As the race for the 2020 U.S. presidential election heats up, so too does the race to secure the voting infrastructure. As part of #Protect2020, state and local governments, election officials, federal partners, and vendors have made an effort to increase collaboration “to manage risks to the nation’s election infrastructure.” In September, the Senate Appropriations Committee approved a $250 million bill to help states improve election security.
These large initiatives show a collective effort to “do better,” but what does that mean on a day-to-day, tactical level?
Last Thursday, the team at Bugcrowd hosted “Hacking Democracy,” a panel and networking event that provided an open forum to discuss what’s being done to protect the American voting process. Casey Ellis, Chairman, Founder and CTO at Bugcrowd, sat down with the following local industry experts to discuss election security:
- Scott Algeier, President and CEO of Conrad. Inc. and Executive Director at IT-ISAC
- Tod Beardsley, Director of Research at Rapid7
- Lindsey Forson, Cybersecurity Program Manager for the National Association of Secretaries of State
- Kay Stimson, VP of Government Affairs at Dominion Voting
- Katie Trimble, Deputy Branch Chief, Vulnerability Management – Coordination and Disclosures (VM C&D) Branch of CISA, Department of Homeland Security (DHS)
The conversation around election security is essential and the panelists provided insight into the challenges and achievements that have taken place over the past three years. There were several takeaways from the evening’s discussion:
1. Voting machines are just the beginning of the story
Last week, a John Oliver video on voting machines went viral. The segment was funny and shed some light on issues that are being addressed, however it illustrated a point that the Hacking Democracy panelists all agreed on – a disproportionate amount of public conversation focuses on voting machine security. They emphasized that non-technical voters should be informed about the scope of solutions.
Over the past three years, the government and private sector have teamed up to make plans, provide resources and create communications protocols for how information should be shared. Additionally, federal and state officials established the Elections Infrastructure Information Sharing and Analysis Center™ (EI-ISAC®), creating a formalized collective to help secure the U.S. elections infrastructure.
Efforts have also been made to modernize databases, replace machines, hire staff, conduct risk assessments, allocate resources, establish multi-factor authentication and prepare for incident response. However, some state legislatures require a voter-verifiable paper record in case electronic systems are called into question.
Panelist Lindsey Forson emphasized there is an overwhelming trend to move toward paper-based systems. For example, South Carolina recently announced a transition to a paper-based voting system. Residents are expected to cast their votes using the new system starting with the presidential primary in February 2020. “Voters will make their selections on a touchscreen. Paper ballots will be printed off, and voters will then feed the paper ballot into a scanner that counts and records the votes.” According to the South Carolina Election Commission, this is intended to provide a paper trail for votes, which will be saved for auditing and verification.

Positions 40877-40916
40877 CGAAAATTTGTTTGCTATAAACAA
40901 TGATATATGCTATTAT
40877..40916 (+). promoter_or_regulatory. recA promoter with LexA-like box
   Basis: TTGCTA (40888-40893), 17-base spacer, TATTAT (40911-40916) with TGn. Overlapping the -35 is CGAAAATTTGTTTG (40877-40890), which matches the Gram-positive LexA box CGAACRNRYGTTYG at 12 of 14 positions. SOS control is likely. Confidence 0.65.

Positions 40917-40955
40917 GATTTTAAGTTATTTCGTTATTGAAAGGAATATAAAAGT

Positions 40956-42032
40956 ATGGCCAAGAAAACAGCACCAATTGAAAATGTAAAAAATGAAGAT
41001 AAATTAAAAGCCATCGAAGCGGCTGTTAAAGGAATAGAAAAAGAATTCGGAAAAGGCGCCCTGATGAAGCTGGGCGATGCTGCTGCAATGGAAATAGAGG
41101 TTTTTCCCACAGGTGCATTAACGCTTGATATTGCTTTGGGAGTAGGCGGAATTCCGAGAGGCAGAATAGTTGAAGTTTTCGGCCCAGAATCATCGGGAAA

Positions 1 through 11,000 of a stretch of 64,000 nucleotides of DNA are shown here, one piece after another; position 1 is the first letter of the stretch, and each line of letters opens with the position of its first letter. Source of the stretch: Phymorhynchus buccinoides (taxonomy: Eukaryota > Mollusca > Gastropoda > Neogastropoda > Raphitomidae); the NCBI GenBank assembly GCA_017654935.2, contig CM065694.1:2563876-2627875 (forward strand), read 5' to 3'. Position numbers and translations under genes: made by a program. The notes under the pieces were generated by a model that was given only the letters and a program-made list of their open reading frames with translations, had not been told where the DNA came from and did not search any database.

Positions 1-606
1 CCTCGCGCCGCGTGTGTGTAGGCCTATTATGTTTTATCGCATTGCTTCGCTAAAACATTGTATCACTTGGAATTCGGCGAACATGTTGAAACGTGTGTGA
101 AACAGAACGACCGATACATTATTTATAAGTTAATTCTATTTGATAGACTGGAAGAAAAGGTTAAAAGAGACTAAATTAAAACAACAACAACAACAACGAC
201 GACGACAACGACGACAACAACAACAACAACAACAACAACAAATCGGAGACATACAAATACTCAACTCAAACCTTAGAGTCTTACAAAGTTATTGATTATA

The consensus for securing the election infrastructure is that there are many answers, not a single one. A lot of work is being done to make these solutions compatible.
2. Coordinated vulnerability disclosure programs are making a difference
While replacing legacy systems has been the focus for 2020, there’s also been a concentrated effort to improve updating and patching processes. This would not be possible without coordinated vulnerability disclosure. The DHS is working with EI-ISAC and Secretaries of State to proactively invite researchers to “say something, if they see something.”
Engaging coordinated vulnerability disclosure — where researchers report a vulnerability to DHS — helps to efficiently mitigate the issue and disclose a patch. From the vendor side, Rapid7’s Tod Beardsley said, “The significance of adopting normal coordinated vulnerability disclosure is wildly different than it was four years ago.”
American citizens generally trust the voting process – they register, show-up and complain. No one should be frightened or discouraged from voting. As Beardsley said, collectively showing up to vote is like joining the neighborhood watch for the internet. Voter turnout dilutes the attackers’ ability to sway elections.
It’s also important to remember that elections happen all the time – not just every four years. Local level elections (mayors, town councils, etc.) are just as important as national elections.
Quoting Pennsylvania Secretary of State, Forson said, “Election security is a race without a finish line – it’s the most demanding IT problem in the government right now.” It is an ongoing challenge in an ever-evolving environment with limited resources. The good news? Since 2016, federal organizations and the private sector have teamed up significantly to collaborate to improve the U.S. election infrastructure — and their work will continue until elections are fully protected from outside interference.